3 Bay Area counties cut off COVID vaccine supply to One Medical, saying people cut the line


Three Bay Area counties have suspended coronavirus vaccine supplies to a San Francisco health care provider whose procedures allowed unauthorized individuals to cut off the line, local officials say.

One Medical will no longer receive vaccinations from San Francisco, San Mateo or Alameda counties, and San Francisco health officials said Wednesday that One Medical has been ordered to return more than 1,600 doses.

On a question about the Bay Area practice last week, One Medical officials claimed that the company had deliberately ignored eligibility guidelines, “directly contradicting the actual approach to vaccine administration.”

At the beginning of the vaccine’s introduction, the counties allocated vaccine doses to One Medical after the company proved it could distribute them effectively. The company offered free trial versions of its $ 199 membership program to those who wanted to register for the vaccine.

But this month, San Francisco health department officials asked One Medical to provide information on how COVID-19 vaccines were administered after complaints were lodged that unauthorized San Francisco people were being vaccinated.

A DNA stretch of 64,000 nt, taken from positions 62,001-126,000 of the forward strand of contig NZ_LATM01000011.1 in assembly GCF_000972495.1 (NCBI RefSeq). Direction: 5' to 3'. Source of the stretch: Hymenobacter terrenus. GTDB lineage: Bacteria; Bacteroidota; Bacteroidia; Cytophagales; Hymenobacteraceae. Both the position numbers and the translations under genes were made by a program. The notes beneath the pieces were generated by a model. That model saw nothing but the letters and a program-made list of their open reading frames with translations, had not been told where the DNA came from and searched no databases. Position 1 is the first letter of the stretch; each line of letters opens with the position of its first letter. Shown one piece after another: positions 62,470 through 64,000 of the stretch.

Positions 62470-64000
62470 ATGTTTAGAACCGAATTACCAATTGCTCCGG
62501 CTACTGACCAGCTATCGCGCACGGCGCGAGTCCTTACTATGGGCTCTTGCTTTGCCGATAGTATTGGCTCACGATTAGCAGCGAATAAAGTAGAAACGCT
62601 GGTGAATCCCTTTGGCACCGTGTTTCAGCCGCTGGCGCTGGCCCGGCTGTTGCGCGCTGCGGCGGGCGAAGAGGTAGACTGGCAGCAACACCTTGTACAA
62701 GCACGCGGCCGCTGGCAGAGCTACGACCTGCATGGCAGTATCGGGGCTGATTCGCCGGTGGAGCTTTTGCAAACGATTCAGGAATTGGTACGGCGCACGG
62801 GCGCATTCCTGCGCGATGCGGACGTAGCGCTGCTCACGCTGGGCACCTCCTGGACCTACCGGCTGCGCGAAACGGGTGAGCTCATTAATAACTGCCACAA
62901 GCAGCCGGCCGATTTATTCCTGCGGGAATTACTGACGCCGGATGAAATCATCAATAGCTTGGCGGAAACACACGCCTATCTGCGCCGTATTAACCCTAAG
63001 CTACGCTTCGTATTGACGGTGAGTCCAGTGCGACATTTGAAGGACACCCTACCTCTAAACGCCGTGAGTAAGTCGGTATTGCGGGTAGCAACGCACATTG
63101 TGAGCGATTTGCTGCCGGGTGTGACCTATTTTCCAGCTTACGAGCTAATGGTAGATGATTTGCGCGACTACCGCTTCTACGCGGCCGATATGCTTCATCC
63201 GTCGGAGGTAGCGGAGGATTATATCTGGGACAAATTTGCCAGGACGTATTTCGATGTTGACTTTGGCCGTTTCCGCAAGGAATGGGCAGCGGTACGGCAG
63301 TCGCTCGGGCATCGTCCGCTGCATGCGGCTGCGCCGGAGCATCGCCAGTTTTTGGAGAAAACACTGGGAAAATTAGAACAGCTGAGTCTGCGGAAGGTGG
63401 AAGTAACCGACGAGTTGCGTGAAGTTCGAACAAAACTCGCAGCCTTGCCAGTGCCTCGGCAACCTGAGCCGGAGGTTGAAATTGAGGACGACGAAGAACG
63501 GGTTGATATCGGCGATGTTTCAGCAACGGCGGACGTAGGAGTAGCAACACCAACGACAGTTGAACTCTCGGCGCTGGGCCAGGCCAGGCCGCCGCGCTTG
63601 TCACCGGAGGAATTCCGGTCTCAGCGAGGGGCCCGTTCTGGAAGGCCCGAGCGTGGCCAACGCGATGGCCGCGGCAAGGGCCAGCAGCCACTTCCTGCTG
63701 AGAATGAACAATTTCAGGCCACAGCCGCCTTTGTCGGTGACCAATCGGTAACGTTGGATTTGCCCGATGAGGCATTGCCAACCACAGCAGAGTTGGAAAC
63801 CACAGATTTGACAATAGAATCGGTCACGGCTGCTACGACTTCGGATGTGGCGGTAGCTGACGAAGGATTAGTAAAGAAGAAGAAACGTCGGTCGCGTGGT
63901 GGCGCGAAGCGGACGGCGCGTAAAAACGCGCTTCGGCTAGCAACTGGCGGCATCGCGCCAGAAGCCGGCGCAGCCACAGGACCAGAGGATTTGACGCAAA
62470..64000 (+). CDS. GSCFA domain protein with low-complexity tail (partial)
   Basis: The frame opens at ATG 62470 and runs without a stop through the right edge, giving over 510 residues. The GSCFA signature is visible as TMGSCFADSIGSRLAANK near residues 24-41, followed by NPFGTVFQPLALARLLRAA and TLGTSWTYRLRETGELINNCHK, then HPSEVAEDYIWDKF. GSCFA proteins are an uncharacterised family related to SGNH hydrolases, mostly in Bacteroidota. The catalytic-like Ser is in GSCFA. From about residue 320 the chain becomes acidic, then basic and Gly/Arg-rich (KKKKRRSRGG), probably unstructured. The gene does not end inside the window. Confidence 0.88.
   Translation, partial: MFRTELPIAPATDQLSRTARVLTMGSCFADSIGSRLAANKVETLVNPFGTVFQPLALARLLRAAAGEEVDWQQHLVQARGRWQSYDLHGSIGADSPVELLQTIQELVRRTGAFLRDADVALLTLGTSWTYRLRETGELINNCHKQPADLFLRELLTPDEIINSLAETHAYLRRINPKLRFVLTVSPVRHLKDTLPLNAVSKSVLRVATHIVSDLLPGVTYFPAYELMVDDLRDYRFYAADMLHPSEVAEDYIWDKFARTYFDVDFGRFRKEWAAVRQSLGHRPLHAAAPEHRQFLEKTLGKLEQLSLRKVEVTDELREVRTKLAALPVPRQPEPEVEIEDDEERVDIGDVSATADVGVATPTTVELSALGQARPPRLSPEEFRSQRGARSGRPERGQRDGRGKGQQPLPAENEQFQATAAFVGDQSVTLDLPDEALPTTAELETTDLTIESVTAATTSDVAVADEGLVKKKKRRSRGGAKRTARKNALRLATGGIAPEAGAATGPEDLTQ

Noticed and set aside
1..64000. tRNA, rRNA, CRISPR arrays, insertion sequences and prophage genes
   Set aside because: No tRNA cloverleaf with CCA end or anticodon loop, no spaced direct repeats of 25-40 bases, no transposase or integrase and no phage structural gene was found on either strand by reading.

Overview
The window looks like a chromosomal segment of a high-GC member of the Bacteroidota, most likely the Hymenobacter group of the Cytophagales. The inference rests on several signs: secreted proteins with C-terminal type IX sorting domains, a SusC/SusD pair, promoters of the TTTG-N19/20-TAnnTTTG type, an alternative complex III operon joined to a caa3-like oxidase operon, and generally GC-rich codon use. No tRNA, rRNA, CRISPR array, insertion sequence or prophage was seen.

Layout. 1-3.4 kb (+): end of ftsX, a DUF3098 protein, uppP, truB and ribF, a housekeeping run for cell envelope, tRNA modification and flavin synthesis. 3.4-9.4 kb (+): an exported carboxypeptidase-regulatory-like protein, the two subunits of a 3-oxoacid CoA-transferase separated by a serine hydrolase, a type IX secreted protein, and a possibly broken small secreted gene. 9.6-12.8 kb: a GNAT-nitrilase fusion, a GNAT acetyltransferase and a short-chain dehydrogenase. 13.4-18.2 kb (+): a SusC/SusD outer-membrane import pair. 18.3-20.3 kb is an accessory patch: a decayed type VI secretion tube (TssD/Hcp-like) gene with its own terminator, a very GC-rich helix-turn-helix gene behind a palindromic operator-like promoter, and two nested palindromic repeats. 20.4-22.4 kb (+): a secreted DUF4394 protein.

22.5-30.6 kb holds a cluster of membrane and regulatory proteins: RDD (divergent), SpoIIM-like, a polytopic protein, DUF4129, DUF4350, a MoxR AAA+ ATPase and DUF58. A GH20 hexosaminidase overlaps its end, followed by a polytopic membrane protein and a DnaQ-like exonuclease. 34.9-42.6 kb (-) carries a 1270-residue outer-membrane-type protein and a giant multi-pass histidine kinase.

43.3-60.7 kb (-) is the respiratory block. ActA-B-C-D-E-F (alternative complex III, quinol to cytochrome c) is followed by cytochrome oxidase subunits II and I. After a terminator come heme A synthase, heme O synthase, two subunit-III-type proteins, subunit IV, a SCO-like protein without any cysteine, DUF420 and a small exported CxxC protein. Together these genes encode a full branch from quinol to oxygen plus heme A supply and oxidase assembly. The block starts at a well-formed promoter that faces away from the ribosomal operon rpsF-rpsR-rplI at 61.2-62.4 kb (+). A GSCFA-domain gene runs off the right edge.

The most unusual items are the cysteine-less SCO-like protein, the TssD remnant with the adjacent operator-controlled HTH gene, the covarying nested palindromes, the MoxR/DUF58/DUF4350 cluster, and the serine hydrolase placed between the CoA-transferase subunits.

The company’s response indicated that people who did not meet the state’s vaccination eligibility criteria at the time were vaccinated.

“Because of this and because we were unable to verify the (eligibility) of this cohort, DPH stopped allocating doses to One Medical,” a health department spokesman said in an email on Wednesday.

Five days after One Medical responded to the health department’s request, Jonathan Sears, deputy director of vaccination operations at the COVID-19 Command Center in San Francisco, instructed the company to return 270 vials of Pfizer vaccine — containing 1,620 doses — which “Saved for other purposes. “

The counties of San Mateo and Alameda also stopped allocating doses to One Medical after learning that the company had approved the line-cutting, officials in both counties said.

One Medical is a membership-based reception that offers medical care in 12 cities and offers 24-hour virtual care. In 2007, it expanded from one location in San Francisco to more than 72 across the country.

California currently allows vaccines to be distributed to people over the age of 65, as well as categories of health care workers and other essential workers, including teachers, emergency care workers, and farm workers. At first, many local health departments struggled with care gaps that made it difficult for them to extend eligibility to the most vulnerable groups, such as people over 75 and health workers.

In early February, the San Mateo County Public Health Department received a complaint from two school districts that One Medical was vaccinating teachers who were not yet eligible under local and state criteria, according to Rebecca Archer, deputy county counsel for the county’s San Mateo office. Counsel.